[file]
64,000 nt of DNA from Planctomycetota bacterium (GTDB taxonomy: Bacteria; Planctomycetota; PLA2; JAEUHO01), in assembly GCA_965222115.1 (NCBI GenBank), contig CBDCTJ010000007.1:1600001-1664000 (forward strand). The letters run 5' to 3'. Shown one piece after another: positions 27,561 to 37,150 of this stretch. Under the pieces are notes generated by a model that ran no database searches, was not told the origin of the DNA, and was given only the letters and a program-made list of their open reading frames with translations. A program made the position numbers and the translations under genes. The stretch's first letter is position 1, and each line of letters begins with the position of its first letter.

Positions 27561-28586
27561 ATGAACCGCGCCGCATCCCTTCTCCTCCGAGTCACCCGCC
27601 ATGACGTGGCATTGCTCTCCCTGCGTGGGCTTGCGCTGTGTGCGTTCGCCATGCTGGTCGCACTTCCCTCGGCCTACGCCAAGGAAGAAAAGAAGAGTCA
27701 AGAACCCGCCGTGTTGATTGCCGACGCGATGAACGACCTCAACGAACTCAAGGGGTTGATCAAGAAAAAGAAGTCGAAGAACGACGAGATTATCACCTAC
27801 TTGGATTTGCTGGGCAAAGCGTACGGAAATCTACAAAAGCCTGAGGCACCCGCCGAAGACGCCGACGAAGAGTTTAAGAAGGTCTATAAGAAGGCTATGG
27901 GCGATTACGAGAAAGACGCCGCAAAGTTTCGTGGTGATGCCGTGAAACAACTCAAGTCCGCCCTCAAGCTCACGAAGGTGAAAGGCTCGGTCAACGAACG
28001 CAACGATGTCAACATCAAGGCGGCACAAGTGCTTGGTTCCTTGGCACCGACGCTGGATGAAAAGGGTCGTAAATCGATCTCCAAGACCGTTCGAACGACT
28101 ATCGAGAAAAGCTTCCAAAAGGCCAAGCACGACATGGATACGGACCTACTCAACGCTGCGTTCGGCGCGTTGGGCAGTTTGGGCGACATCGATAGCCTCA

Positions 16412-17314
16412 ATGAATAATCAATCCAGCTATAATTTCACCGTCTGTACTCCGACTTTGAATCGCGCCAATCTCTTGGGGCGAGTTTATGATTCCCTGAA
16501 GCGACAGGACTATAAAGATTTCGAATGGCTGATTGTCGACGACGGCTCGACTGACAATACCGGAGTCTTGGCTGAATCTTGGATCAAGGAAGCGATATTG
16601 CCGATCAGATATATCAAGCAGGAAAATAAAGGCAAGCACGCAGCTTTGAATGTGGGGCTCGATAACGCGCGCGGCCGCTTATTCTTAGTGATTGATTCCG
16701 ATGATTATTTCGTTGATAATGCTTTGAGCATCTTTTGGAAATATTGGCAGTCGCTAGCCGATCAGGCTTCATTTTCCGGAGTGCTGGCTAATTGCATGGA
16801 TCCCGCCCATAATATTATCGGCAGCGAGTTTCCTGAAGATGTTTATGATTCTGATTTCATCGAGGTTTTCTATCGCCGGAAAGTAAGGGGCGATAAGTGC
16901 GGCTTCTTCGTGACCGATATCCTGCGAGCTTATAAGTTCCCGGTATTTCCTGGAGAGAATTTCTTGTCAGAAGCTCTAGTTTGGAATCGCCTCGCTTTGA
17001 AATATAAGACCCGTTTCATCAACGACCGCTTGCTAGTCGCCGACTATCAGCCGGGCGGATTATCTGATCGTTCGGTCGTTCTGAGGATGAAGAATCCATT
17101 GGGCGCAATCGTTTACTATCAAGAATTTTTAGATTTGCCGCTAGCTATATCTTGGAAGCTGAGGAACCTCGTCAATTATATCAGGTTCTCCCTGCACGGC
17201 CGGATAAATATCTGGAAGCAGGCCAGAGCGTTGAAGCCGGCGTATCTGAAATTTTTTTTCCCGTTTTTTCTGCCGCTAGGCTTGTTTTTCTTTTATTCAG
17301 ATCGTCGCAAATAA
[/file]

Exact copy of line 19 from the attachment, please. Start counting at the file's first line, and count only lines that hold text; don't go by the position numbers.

17201 CGGATAAATATCTGGAAGCAGGCCAGAGCGTTGAAGCCGGCGTATCTGAAATTTTTTTTCCCGTTTTTTCTGCCGCTAGGCTTGTTTTTCTTTTATTCAG